He Can Hear Music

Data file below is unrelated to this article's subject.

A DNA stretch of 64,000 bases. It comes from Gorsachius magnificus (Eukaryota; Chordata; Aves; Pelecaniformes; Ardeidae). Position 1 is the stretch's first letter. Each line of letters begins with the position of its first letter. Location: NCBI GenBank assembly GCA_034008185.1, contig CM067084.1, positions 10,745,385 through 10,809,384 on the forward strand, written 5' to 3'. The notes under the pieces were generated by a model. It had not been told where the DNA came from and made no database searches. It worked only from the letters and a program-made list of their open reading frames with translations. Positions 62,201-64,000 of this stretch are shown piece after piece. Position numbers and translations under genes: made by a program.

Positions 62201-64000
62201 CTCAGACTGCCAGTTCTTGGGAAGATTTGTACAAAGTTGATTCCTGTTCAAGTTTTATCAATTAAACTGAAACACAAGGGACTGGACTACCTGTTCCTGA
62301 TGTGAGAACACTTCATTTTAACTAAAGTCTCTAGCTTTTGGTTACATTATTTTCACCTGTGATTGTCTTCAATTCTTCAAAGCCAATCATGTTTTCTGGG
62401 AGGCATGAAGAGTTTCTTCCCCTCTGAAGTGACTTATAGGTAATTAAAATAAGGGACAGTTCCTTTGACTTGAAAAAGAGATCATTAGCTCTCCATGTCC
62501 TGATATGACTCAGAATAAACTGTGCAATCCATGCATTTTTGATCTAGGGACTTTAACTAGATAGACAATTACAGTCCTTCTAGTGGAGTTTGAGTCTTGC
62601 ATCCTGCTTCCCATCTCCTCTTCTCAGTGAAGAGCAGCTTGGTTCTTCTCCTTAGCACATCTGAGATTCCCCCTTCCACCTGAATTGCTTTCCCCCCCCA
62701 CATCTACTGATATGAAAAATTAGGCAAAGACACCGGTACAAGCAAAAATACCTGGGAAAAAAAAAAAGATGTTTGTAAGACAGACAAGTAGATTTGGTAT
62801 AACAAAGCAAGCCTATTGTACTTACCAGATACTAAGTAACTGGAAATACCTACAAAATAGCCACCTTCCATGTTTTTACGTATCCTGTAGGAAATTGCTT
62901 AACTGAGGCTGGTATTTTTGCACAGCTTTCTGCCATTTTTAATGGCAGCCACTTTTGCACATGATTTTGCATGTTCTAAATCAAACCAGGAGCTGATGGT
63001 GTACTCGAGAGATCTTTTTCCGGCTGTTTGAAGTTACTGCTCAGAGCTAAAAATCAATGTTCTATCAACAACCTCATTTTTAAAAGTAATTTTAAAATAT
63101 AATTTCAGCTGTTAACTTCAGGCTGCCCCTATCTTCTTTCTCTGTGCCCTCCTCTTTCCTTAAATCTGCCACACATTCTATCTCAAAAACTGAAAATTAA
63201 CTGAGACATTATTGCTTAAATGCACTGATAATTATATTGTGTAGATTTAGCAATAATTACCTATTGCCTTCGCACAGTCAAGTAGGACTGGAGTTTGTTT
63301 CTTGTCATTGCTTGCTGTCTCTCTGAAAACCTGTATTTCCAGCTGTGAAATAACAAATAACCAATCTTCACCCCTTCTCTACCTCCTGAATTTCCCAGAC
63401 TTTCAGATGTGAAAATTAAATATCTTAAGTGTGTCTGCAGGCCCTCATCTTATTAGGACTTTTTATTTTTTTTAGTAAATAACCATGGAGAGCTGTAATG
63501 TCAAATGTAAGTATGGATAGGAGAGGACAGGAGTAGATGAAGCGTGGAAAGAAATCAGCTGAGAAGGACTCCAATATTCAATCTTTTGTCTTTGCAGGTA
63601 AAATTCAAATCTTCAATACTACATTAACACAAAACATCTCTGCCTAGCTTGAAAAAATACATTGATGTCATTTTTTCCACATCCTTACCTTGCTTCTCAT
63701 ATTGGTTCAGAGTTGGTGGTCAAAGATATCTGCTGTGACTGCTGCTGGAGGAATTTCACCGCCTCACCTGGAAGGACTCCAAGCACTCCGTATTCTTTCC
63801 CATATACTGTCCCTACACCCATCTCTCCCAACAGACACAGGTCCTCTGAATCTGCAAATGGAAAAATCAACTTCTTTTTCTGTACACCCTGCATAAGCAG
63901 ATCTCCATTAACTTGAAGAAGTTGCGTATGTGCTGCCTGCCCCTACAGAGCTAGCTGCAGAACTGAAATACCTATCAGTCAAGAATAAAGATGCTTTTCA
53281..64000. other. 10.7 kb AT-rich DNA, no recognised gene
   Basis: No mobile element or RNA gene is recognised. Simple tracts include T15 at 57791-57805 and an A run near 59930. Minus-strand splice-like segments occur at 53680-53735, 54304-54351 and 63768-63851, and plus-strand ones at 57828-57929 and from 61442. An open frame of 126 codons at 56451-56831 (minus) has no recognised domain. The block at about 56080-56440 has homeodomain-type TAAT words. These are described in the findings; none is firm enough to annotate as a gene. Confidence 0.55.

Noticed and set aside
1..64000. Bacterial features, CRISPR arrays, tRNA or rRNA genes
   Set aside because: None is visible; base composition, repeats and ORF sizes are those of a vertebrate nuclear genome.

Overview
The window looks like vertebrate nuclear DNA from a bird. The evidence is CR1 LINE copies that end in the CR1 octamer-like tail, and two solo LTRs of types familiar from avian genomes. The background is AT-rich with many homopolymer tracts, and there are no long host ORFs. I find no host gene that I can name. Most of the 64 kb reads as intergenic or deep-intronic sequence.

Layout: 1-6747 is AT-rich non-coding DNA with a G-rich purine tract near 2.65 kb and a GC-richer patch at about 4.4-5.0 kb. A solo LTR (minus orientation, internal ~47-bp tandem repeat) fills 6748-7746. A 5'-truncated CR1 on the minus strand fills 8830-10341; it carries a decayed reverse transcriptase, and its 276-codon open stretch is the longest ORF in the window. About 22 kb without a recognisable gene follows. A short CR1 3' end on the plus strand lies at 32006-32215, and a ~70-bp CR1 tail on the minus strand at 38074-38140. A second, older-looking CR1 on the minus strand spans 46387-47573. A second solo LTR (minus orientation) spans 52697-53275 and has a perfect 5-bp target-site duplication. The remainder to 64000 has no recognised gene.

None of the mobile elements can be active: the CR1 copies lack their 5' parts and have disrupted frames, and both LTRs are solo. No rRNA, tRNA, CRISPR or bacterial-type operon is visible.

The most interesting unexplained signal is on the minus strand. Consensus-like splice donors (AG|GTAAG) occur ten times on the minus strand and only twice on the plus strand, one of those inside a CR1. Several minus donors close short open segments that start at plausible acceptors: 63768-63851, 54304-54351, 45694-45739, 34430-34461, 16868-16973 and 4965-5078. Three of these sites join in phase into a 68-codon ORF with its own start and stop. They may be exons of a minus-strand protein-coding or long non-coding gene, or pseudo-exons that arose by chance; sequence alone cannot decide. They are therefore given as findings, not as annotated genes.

Photo by Wild Don LewisHardly anyones heard of Jeff Barry, and yet his rhythms are in our blood; his sounds, sensibilities and worldview are part of our collective DNA. When gay couples began lining up to get married in San Francisco last year, their anthem was Chapel of Love, which Barry composed with his former wife and Brill Building songwriting partner, Ellie Greenwich. When Brian Wilson experienced his greatest musical epiphany, he was listening to Barry's Be My Baby. (Wilson responded particularly well to Barrys feminine style, and covered several Barry-Greenwich compositions with the Beach Boys: Be My Baby, (And) Then He Kissed Me, I Can Hear Music.) Barrys also responsible for some of the greatest American pop-songwriting traditions. Take the tragic-accident trope: Besides co-writing The Leader of the Pack, Barry had his first hit with Tell Laura I Love Her (originally about a rodeo), in which the young hero dies in a stock-car race. The proud nonsense-lyric/slang tradition? Barry penned Doo Wah Diddy Diddy, Da Doo Ron Ron, Hanky Panky and Bang-Shang-a-Lang. Barry co-invented the girl-group sound and phenomenon, writing and/or producing for the Ronettes, the Exciters, the Dixie Cups, the Crystals and the Shangri-Las. But his influence as a producer didnt stop there. Barry experimented early with Caribbean sounds (Iko Iko, Montego Bay), and discovered Neil Diamond and created the iconic sound of Diamonds great early recordings (Cherry, Cherry, Girl, Youll Be a Woman Soon, Red, Red Wine, Kentucky Woman, Thank the Lord for the Night Time) a sound he reproduced on the Monkees cover of Diamonds Im a Believer. Barrys Monkees work also led to a project especially dear to his heart, the Archies, whose bubblegum anthems (including Sugar, Sugar) recombined for children the elements that had made his early Phil Spector work special: whimsy, romance, hooks aplenty and a dose of magical gibberish. It was an honor to sit for an afternoon in a suite at the Beverly Wilshire Hotel, and ask Barry how the hell he did it. L.A. WEEKLY: How did you write Be My Baby? JEFF BARRY: I dont know! I dont know how I wrote any song. Its not a how. Sometimes I wonder how much of the Phil Spector wall of sound was Jeff Barry. None. As I recall, when we were writing Be My Baby, I was banging on the file cabinet you ever see the [short] ones that you roll around? I would always get a chair and bang on it; the top sounded like a snare drum, and the side was like a kick drum. I would sing and make up words, and play the piano. And to my recollection I came up with [Barry sounds out the opening drumbeat to Be My Baby]. Thats the ultimate Phil Spector signature! No. The signature is the sound of what he did arrangement-wise. The epitome is River Deep Mountain High a bunch of acoustic guitars all at once. But everyone knows that as the Phil Spector drumbeat. Well, thats okay. Its not original to me, either. Probably the first time I heard it was working with Lieber and Stoller. Lyrically, [when youre writing], you want to come up with something that everyone is aware of, but no one ever talks about. Like a couple and they know theyre cool. Well make them turn their heads every place we go [from Be My Baby] I thought that was cool. Cause everyones going to smirk at that, relate to that, and theyll remember that. And you know, all the rest of it is The night we met I knew I needed you so, and if I had the chance, Id never let you go. And thats stuff weve heard. Yeah, but Ill make you so proud of me . . . is gorgeous. Yes, exactly, the second verse I really like that second verse! I end up writing lyrics that are more feminine than masculine. I cant help it. I try to write something butch and this romantic thing comes out anyway. Sometimes I suspect you wrote Be My Baby all by yourself. No. Let me tell you this. If someone put a gun to my head and said, write a hit song or Ill pull the trigger, and I said, can I co-write? And they said, yeah, you got one phone call I would call Phil Spector. Maybe not at the moment, but... Are you still friends? Do you talk? [Sighs.] No. But thats not because hes accused of murder. No, we havent talked for a while. Is that romanticism actually how you are as a person, or just as a songwriter? Its the same thing. Im one person. I never thought about it, but Im not Jeff Barry the guy, the husband, the father, the friend, the boyfriend, the lover and then Jeff Barry the songwriter, record producer, lyricist, music-business guy. Its the same guy. If I had a switch to write love songs and then go home and beat my wife Thats not unheard of! I think you are what you eat; you are what you write. When I was writing those songs, I was socially innocent. I hadnt been around the world and been with a million girls. I really had a very simplistic 60s, teenager-in-the-50s kind of outlook on life. It was simple and romantic and naive. Chapel of Love, I mean, I performed that at a concert [a while ago], and I said, heres one of the most naive songs I ever wrote. I sang it, Todays the day well say I do . . . , and I said, heres the naive part, And well never be lonely anymore. Thats bullshit. But when I wrote that in the 60s, you know, it was, bluebirds are flying, were going to get married, everythings going to be great. But at the same time, the professional part of me knew I was creating entertainment for young people, mostly girls. Thats who was buying the records. And I was conscious that I want to keep it clean, and fun, and that if the parents heard the song, they would approve. At the same time, if someone said, youve got to write sleazy, I probably wouldnt have been able to write effective, authentic sleaze, because Im not sleazy. The idea that well never be lonely anymore is naive, but it sounds like the general romanticism of your songs is something you still live by. [Huge sigh.] Or not? Its sad. Why is it sad? Its tough. Its not easy being me! [Laughs.] Its tough. How? [Sigh.] I think if youre a romantic, youre vulnerable. If its not reciprocal, or if it changes more in the other person, that childlike naiveté [can easily] be hurt. I dont know how it is to be some tough guy. The fact that youre still a die-hard romantic only makes me feel justified in loving your music and taking it seriously. I dont care what people call the songs, or if they are sometimes reviewed-slash-judged as being simplistic, bubblegummy, blah blah. To me, its stupid. It would be like reviewing a Porky Pig cartoon and saying, theres no depth of plot there, they have no underwear, and they only have three fingers . . . Its meant for children! Its not Full Metal Jacket! Its like musical Disney. Thats what it is. It wasnt meant for adults. But the funny thing is, as it turns out, those kids grew up, and as adults they still like the songs. The best childrens art is meaningful for adults even if there is a naiveté to it. Theres nothing wrong with still having a romantic ideal. You were one of the primary inventors of the teen pop-musical lexicon, including the use of nonsense lyrics; you created a world, a fantasy world, in your music Maybe I lived in it! Maybe I was just reporting! What you were doing was so new: The sound was new, the lyrics, the thematic values, the whole concept of a girl group and what that meant [Nonsense lyrics] are the hook the stuff that gets attention and you remember. But I was also conscious of putting in real stuff. Somebody once said to me, you write all this bubblegummy garbage, and I said, Yeah, youre right. I read a Rod McKuen poem the other day that said something about the loveliness of loving you . . . And he said: See, now thats what you should be writing. And I said, fuck you thats a lyric from Sugar, Sugar that I wrote for 3-year-olds. I just cant believe the loveliness of loving you is not a 3-year-olds sentiment. And it was record of the year. And I went, wow, thats interesting. To become record of the year, its more than 3- and 4-year-olds asking Mommy to buy it. And the fact its still on the radio every day. Isnt that cool? From Doo Wah Diddy Diddy to Skooby Doo, your nonsense lyrics have a real childlike emotional power theres something heroic about them. Heroic? Ah, jeez. I love you! Im a hero! Id love to be a hero. Id love to be a friggin hero. You are a friggin hero. [Barrys eyes go misty.] Every artist youve worked with, from Phil Spector to Neil Diamond to Andy Kim, made the best music of his or her career while working with you. So I have to wonder how much of their greatness came from you. Certainly with Neil Diamond thats a glaring question, because the production is so much a part of that music. But even the songwriting I dont know if you were helping to write those songs. No, but Im singing background and Im very influential. He went on to do the Holly Holys, and thats not my kind of production, that kind of big, epic-sounding, Im-not-quite-sure-what-it-means kind of song. I like songs that are direct and accessible and I know what they mean. Heres the thing: How the hell did you invent an entirely new sound, a kind of music that had never been heard before? I listened to the radio, but as I look back I realize that there was nothing to look around at! I was at the front of the wave! Id have to look kind of back! I was Jeff Barry at that time! I was all over the place I was having pop hits and country hits and R&B hits all kinds of stuff. I didnt need to look around and see what everybody else was doing so Id know what to do. I didnt care. But how did you do it? Who knows? There was no formula, so there were no rules, so there was nothing to think about, worry about, do like. You just did. And since I had early success, it was like I never failed. So I never doubted myself. I didnt know what doubt was. If you only throw strikes, youre not worried about throwing a ball. I didnt know it was impossible. I didnt know it was really hard to have a successful career as a songwriter. I was just doing. So you were just running on pure genius. Well, I dont know I was having a great time and coming up with a new way to say the same old thing. Thats what its really about. A new way to say, I love ya. Want ya, I need ya. Cmere. Thats the assignment. Thats why country musics so great they come up with adult ways of saying it. And in terms of production It took me almost three hours to make the basic track for Sugar, Sugar because I couldnt get the drummer to . . . I dont know what it was, but it didnt feel right. I say, okay, here comes the bridge, gimme that fill. And Im trying to get him to lay back! Finally, I guess I got him so exhausted it took almost three hours. Im sure anybody else would have thought I was nuts what am I doing? What am I trying for here? Not that Im any kind of prima donna, it just was like no! Its wrong, and I know theres a right. Its out there, I know it. Its there, and its behind one of those bushes, man. Lets find it, lets do it, lets get it, because its going to be good when we get it. So when youre inventing new music Thats the word! And no one has ever said that word before. Thats exactly what I tell people: Im not a songwriter, Im not a record producer, Im an inventor. If youre inventing something new, what are your standards of quality? There is no standard. Its when you have done it, whatever the thing is, and you go, yeah, okay. You dont know if its good, you just know when to stop. Cause you can. You just know you like it and you cant wait for people to hear it. So, yeah, I would bang on garbage cans and file cabinets I wanted to find new sounds, something different, something ear-catching. I love when people say, whats that? Cause if you can have that element in the product on top of a good song, well-sung, nicely arranged, well-produced with a new sound and a great riff, youve got a lot of shit going. It wasnt as calculated as that, though there were no books. There were no rules. Perhaps pop music was so much better then, in part, because there wasnt all this built-up history around it. Exactly! You know what I call it? Kitty Hawk. They didnt know what they were doing! They pushed it off the friggin hill to see if it would fly. Not to get rich. Now, today, its all computerized and they know its gonna fly. Cause I guarantee you they had 95 models that already flew in tests. Today, the music is mechanical and perfect everythings in pitch. Then, it was [all] by ear. You didnt hear if something wasnt perfect. The tempos perfect today, the pitch is perfect, the singer doesnt have to be able to sing Pro Tools. Pitch-fix. Great. Get the background singers to sing one perfect chorus, then [loop it]. The Kitty Hawk metaphor is another way of saying that theres a special energy to art when you dont quite feel ready to do it. Thats when youre just trusting your instincts and finger-painting. And just going for it with absolutely no self-consciousness or fear of making a mistake. Its all about creating emotion. Thats what show biz is. If you leave em the way you found em, you blew it.